On June 28th, the U.S. Supreme Court—in a bitterly divided 54 vote—upheld a public university's right to enforce an "all-comers" antidiscrimination policy against a student group affiliated with the Christian Legal Society (CLS).
As president of InterVarsity Christian Fellowship USA—and as a former professor of law—I have concerns about how this decision may impact our 860 chapters and other campus ministries.
1. Legal Impact
Narrowly construed, the court upheld Hastings Law School's right to require all recognized student organizations to abide by its "all-comers" antidiscrimination policy. This unusual policy mandates that all school-approved groups "allow any student to participate, become a member, or seek leadership positions in the organization, regardless of [her] status or beliefs."
To date, I am aware of only one other public university—a regional school in Maine—that has a similar policy. On its face, the policy seems logically inconsistent and impossible to enforce. Will Democratic student clubs really accept Republicans as leaders? Will Hillel, a national Jewish campus group, embrace Muslim students as voting members? Will Sierra Club chapters follow student leaders who deny global warming?
It is difficult to imagine a large university like Ohio State adopting an "all-comers" policy. Student groups representing affinity groups such as sororities, Latinos, atheists, or the LGBT community would be required to admit anyone and everyone into their inner circles. Sororities, for example, would have to admit male students. The result would be chaotic.
Two factors make this decision particularly disconcerting. First, despite the technical narrowness of the holding, the majority opinion contains sweeping language in support of antidiscrimination policies—particularly as related to religious beliefs and sexual orientation—and in affording broad latitude to university administrators.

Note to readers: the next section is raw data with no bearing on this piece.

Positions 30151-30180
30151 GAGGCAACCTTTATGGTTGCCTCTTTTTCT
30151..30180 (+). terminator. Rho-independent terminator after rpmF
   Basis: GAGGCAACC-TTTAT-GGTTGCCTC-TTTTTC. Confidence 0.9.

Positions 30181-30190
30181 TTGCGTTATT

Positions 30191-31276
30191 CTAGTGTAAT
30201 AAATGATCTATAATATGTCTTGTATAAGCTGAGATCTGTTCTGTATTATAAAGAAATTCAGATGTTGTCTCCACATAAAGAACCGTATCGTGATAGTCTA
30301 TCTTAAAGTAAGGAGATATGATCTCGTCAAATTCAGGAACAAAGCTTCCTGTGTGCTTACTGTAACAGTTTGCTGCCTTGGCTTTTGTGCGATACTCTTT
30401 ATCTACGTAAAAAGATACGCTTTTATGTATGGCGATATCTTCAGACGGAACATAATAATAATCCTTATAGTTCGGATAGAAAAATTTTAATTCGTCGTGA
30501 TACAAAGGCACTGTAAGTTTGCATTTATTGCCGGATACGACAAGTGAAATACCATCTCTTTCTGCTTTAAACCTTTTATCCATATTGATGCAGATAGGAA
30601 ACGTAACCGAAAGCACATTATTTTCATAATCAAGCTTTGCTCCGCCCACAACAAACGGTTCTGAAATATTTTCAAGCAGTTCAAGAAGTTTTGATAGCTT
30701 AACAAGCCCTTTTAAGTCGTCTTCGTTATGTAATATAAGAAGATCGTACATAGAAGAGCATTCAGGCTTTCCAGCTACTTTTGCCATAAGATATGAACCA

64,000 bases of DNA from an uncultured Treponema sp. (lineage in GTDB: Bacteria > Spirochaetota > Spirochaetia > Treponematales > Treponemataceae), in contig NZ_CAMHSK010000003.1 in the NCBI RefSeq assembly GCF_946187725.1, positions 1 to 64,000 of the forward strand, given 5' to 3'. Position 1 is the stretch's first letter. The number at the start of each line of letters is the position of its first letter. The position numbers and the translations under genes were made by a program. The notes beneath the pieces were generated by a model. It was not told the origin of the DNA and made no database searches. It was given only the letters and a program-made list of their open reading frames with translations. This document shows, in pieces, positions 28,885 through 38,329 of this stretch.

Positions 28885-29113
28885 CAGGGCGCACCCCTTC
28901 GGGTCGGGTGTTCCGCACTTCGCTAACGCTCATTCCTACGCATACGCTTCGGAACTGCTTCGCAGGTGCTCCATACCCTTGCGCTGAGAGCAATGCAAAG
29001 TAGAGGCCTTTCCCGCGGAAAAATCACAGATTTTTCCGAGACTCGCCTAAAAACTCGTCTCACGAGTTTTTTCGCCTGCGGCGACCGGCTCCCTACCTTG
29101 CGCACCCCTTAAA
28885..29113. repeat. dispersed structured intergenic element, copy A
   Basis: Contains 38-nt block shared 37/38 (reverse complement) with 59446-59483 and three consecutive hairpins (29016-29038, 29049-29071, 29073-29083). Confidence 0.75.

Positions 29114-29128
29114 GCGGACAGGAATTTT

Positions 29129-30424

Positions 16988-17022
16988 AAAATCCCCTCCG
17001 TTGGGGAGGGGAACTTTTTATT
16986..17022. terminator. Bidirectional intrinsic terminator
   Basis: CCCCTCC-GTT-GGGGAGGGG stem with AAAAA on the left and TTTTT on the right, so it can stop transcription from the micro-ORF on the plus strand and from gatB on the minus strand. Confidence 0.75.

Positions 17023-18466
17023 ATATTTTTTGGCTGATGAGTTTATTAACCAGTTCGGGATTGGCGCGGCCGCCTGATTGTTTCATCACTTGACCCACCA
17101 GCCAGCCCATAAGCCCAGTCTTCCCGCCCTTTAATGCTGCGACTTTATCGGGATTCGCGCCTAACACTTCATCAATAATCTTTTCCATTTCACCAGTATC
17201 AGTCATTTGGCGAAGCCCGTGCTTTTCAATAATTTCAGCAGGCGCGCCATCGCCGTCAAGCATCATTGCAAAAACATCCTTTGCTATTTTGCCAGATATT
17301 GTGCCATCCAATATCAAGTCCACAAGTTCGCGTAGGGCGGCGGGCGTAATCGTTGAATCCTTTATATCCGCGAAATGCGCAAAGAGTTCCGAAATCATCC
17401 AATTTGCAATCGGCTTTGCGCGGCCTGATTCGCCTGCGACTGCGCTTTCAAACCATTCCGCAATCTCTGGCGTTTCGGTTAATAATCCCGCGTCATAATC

The second major disappointment rests in Justice Kennedy's concurrence. Considered the swing vote on the court, he compares CLS's requirement that all members sign its statement of faith with a political loyalty oath. His conclusion—"the era of loyalty oaths is behind us"—is both a disturbing misunderstanding of faith statements and an odd blurring of spiritual and political spheres.
2. Cultural Significance
CLS v. Martinez raises many questions. If religious student groups hold fast to their beliefs and adhere to sexual holiness standards, will they be relegated to second class status? Does this case represent yet another step in the secularization of American society? Will questions of faith be further marginalized vis-à-vis the public square?
The ruling runs counter to four decades of Supreme Court decisions. Over that period, the court has been a protector of students' First Amendment rights to believe, associate, and speak. It has ordered public universities to recognize radical political groups (1972), to open public university buildings to religious student clubs (1981), and even to fund a student-run Christian student newspaper via student fees (1995).
In Martinez, the majority opinion turns the student fees argument on its head, making it a wedge issue against CLS. Let me be perfectly clear on this matter: the vast majority of campus ministries regard such fees to be an irrelevant side show. What really counts is having access to students, facilities, and communications on par with secular student groups.